Understanding essay questions
Once you understand your question
Step 1: Ask yourself questions about the topic
What do you not understand? What controversies are there? What issues need discussing?
Throughout your research and reading, keep asking questions. You will find the answers in other people’s ideas and your own evaluation of them.
Example Question: 'Discuss British Imperialism in the South Asia up to World War II.'
Compile a list of questions for investigation such as:
- What was the British Empire in South Asia prior to WWII?
- What negative impact did this imperialism have in the region?
- What positive impact did this imperialism have?
- Were there noticeable differences in impact in different countries or areas?
- For how long prior to WWII was there a British Empire in this region?
- Are there any more specific time periods that would be better to focus on in terms of the impact of imperialism in this region?
Where can you find the answers? In your lecture notes? In particular books?
Step 2: Decide on a thesis statement
Form a thesis statement if your essay topic is two-sided, discursive, or argumentative, – a thesis statement is your own preferred opinion or position on the argument. You do not have to stay with this decision, but it will help give you focus in your reading.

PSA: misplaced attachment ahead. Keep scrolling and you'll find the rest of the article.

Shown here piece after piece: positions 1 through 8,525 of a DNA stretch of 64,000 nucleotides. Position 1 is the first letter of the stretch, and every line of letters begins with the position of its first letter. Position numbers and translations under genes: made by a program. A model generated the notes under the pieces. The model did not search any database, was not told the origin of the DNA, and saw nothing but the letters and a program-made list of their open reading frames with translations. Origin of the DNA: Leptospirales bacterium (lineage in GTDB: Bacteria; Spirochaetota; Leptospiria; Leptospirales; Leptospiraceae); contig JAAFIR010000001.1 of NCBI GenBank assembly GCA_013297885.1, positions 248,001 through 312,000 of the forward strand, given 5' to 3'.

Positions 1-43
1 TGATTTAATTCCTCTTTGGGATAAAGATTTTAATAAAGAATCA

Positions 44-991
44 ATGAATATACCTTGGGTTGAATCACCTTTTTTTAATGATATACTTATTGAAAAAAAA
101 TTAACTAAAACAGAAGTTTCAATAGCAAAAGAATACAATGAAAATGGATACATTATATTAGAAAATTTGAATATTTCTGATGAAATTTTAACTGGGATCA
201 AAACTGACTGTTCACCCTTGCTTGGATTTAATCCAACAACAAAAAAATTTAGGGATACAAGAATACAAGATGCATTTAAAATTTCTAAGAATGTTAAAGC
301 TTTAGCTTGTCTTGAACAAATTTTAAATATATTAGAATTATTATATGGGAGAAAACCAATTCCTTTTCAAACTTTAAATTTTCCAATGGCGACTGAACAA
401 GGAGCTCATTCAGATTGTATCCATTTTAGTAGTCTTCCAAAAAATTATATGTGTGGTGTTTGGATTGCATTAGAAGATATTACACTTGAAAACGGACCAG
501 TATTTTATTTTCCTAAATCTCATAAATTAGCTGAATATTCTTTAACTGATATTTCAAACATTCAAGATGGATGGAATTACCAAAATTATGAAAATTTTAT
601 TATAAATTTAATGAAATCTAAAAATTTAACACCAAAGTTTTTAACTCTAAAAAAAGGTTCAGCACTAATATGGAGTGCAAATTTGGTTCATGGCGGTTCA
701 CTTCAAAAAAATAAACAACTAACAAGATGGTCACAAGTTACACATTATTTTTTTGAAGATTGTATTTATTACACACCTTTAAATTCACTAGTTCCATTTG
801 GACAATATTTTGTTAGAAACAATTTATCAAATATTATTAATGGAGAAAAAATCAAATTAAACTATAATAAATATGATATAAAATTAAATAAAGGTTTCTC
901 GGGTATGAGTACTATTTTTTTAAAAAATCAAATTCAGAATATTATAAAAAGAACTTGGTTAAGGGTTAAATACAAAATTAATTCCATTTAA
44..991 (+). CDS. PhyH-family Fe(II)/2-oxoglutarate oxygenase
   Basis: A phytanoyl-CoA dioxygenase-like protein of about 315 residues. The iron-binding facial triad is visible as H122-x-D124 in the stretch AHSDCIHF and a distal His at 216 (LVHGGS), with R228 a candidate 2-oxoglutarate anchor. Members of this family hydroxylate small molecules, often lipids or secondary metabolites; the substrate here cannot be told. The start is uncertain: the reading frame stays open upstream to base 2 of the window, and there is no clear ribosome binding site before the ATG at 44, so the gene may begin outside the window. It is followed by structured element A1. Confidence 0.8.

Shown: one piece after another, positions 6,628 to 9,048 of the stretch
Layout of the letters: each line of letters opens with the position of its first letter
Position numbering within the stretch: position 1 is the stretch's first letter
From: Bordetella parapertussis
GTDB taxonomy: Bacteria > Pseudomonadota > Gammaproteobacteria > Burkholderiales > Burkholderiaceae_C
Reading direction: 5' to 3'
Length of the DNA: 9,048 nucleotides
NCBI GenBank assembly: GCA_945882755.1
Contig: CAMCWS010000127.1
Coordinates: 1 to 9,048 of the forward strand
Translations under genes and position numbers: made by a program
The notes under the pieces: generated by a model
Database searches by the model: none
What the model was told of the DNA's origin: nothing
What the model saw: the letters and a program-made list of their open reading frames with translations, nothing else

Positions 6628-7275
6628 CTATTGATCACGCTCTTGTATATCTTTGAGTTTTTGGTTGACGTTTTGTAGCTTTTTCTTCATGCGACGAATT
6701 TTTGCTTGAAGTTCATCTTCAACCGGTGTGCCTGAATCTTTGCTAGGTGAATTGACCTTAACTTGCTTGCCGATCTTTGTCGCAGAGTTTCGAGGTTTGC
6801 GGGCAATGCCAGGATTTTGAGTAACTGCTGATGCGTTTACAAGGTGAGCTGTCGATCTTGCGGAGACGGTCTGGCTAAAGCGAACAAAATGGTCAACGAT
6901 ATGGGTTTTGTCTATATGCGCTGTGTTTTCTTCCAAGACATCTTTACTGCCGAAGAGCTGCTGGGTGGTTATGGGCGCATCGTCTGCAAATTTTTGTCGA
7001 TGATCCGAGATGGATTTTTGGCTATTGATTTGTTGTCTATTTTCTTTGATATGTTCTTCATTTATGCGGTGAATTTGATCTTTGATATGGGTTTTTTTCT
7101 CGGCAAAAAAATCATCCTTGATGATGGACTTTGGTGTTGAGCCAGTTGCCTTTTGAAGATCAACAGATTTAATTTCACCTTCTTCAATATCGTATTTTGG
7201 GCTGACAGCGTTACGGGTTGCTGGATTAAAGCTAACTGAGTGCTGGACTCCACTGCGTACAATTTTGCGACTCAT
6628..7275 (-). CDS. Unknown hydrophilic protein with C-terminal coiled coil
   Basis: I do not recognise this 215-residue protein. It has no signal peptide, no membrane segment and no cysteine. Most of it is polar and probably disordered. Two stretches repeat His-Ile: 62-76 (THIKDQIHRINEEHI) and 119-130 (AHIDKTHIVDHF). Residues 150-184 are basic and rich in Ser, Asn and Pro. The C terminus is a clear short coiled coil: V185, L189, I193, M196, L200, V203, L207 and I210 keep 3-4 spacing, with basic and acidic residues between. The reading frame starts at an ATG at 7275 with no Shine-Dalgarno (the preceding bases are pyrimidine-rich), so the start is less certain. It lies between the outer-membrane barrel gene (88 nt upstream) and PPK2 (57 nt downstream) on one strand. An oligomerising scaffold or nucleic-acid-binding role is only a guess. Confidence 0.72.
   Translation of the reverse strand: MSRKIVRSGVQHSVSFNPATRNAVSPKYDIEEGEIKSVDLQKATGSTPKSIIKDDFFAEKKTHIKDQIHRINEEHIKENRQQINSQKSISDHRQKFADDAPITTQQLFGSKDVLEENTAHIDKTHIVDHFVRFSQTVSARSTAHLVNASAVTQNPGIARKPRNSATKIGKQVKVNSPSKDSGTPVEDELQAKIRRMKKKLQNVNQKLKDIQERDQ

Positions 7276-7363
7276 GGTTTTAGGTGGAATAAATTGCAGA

Develop your own argument through a process like this:
Example Question: 'Evaluate James Smith’s essay writing strategies in the context of the British university system.'
- The question asks you to ‘evaluate’ - are these 'writing strategies' useful or not?
- pick out a thesis statement:
Position 2: Smith’s strategies allow a university student to start develop writing processes that allow them to write at the standard required for success in a British university.
Be prepared to change your opinion and thesis statement if your research leads you to believe otherwise.